As a day to celebrate, Saint Patrick’s Day is filled with images that are simultaneously hackneyed and cherished. The leprechaun, the green top hat, the harp–and then there’s the shamrock. Here on the west side of the Atlantic, most of us are more familiar with this little leaf through images than we are seeing or touching the real plant.
It wasn’t until the recent turn of the century (that to me seems very recent) that we had a potted shamrock in our house. For years it never flowered. Now the little white flowers last nearly year round. It has suffered through sporadic watering and being set out in the cold and being starved for sun. Always, with a little attention, it has come back, usually more green and luxuriant than ever. As a symbol of the resurgence of the Irish people from centuries of foreign domination, it holds meaning beyond its humble beauty.
I felt compelled to use it when starting a self-publishing entity a number of years back, as a focus for writing and hopefully selling a historical novel series centering around a fictitious Irish-American family. Two of the books have since been completed, under the umbrella of Shamrock and Spike Maul Publishing Company, and are now ready for revision. And SSMPC was given a hiatus and recently revived as Shamrock and Spike Maul Books. But that’s another story.
The shamrock, of course, was a natural as a symbol for this fledgling effort at spare-room publishing. And considering how railroad building and the Irish-American experience were so intertwined in the second half of the 19th Century, the spike maul also popped into my brain as a ‘no-brainer’–to use an over-used term. A potato would likewise have had fitting symbolism. But an image of the lowly plant might not have made a powerful logo. And–Potato Publishing Company? Maybe for a subsequent effort.
So Shamrock & Spike Maul it became. Less familiar in the common imagination than the shamrock is the spike maul. You won’t find it in your local hardware store, either the disappearing Main Street variety, with its dusty hardwood floors and a cat lounging on the counter next to the cash register. Nor the soulless big-box version lurking out in the land of sprawling parking lots that not too long ago were farm fields. Sledge hammers are still available in the shrinking hand-tool sections of either variety of store, but they are not to be confused with the spike maul. Railroad trackmen–long known as ‘gandy-dancers’–use sledge hammers. But never to drive spikes. The spike maul is a one-purpose tool and found only in railroad section houses, available only from specialized suppliers.
In my years as a gandy-dancer I’ve hand-driven a fair number of spikes. I’ve also changed out many handles, the most vulnerable part of the tool. In the 21st century, we were still driving spikes by hand. Not all the time, of course. There are both handheld machines for this purpose, using compressed air or hydraulics. And for real production, there are self-propelled track-mounted machines. But track maintenance still involves (though increasingly less so) a lot of spot work, where the machines aren’t always available. So, most of the tools that a 19th century ‘gandy’ would have recognized are still to be found in railroad section houses and the beds of maintenance-of-way trucks. (By the 1970s, the ‘hi-rail’ truck, capable of operating on road or rail, was replacing the ‘speeder’ car–which in turn had replaced the arm-powered hand-car of days of yore.)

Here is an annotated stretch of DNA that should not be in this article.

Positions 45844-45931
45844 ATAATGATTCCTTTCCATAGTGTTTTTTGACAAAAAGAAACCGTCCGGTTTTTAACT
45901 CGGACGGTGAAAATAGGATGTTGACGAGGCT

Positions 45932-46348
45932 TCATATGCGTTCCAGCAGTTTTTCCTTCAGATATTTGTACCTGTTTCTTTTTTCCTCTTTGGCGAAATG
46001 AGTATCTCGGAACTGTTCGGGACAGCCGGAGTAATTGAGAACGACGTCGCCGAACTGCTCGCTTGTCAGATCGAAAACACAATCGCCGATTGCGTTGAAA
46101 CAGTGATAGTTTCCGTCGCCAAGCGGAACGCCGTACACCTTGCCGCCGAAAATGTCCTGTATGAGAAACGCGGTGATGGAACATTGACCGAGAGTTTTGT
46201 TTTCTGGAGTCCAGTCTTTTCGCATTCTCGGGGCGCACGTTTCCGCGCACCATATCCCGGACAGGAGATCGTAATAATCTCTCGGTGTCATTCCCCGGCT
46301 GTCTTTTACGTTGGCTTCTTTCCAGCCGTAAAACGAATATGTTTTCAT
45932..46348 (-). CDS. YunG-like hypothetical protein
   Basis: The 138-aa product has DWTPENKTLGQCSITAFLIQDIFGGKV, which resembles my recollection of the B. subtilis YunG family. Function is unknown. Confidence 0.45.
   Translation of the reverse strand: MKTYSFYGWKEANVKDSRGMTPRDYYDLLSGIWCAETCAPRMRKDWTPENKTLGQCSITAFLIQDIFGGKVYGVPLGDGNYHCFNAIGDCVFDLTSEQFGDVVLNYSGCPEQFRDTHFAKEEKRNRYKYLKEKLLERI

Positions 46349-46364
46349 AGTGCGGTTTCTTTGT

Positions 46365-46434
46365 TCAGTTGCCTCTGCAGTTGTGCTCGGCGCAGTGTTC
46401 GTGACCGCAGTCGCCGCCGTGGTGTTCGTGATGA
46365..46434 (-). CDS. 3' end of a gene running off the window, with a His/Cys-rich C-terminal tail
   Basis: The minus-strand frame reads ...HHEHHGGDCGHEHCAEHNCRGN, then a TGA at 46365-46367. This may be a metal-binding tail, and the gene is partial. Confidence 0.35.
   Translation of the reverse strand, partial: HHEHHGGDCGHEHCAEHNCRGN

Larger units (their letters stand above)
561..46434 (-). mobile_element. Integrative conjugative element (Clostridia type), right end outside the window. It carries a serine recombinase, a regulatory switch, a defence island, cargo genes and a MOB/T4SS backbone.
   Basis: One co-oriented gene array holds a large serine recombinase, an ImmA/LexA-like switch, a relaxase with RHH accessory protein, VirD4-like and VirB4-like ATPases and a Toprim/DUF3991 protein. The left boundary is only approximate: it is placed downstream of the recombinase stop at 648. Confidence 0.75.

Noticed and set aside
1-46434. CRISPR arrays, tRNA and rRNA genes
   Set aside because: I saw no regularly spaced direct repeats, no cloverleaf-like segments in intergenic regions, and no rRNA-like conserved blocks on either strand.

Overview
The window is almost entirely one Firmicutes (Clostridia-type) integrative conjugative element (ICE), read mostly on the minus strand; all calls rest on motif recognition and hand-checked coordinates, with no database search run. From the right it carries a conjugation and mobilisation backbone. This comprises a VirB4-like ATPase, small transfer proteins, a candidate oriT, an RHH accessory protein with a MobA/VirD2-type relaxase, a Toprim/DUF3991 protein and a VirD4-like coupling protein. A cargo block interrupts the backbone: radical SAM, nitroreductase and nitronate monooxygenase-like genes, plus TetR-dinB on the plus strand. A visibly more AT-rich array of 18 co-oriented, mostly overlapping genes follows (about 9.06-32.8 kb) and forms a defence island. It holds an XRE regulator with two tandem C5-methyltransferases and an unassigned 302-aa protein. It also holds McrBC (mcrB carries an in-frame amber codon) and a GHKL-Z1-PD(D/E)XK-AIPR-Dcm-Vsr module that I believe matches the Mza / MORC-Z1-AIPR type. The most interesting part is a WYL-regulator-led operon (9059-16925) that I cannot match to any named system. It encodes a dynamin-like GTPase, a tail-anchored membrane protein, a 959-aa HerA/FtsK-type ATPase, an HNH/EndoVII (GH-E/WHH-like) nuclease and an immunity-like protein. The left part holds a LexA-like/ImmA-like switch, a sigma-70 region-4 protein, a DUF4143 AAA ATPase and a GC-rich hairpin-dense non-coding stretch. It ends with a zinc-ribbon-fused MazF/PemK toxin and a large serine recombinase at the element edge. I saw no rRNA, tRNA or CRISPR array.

There is a natural rhythm in using a spike maul–as with any classical hand tool. Sure it’s hard work, but the user learns to pace himself. And to put the least effort into the swing to get the most out of it. As in athletics, grace is born of such motions. The mechanized tools can do far more work in a given time, but also can be more punishing to the human frame. The machine sets the pace and can induce straining jerks and twists, not to mention vibration and noise. And leaky hoses and exhaust smells. And they discourage conversation among their users.
The beginner at spiking will–besides missing the spike head–break handles, ding the rail, and cause a set spike to go flying. By contrast, two experienced workers doing tandem spiking–taking turns at driving a single spiking–are a joy to watch. Also exhilarating to do, it requires mutual trust.
The effort in driving spikes can vary greatly. New oak ties, freshly treated with slippery rank-smelling creosote, are the most grueling to spike up. Older fir ties by comparison are a breeze.
Shamrocks should likely be around long after any remaining spike mauls have been relegated to the museum. But I’m guessing there will still be people who are now young who, years from now, will be working in relative obscurity to keep the trains on the track–where they belong. They may or may not at times be using spike mauls. But during or after work, they may be reminiscing about the big trends and fads of their youth. Such as I-pads and texting and people traipsing around with their noses pointed toward silly little screens. And the obsession with all things ‘digital’. And during the time period when the term ‘technology’ became distorted to mean only the latest in consumer electronic gadgets.
To anyone who reads this–Happy Saint Paddy’s Day, 2021 (And please, never spell it Saint Patty)!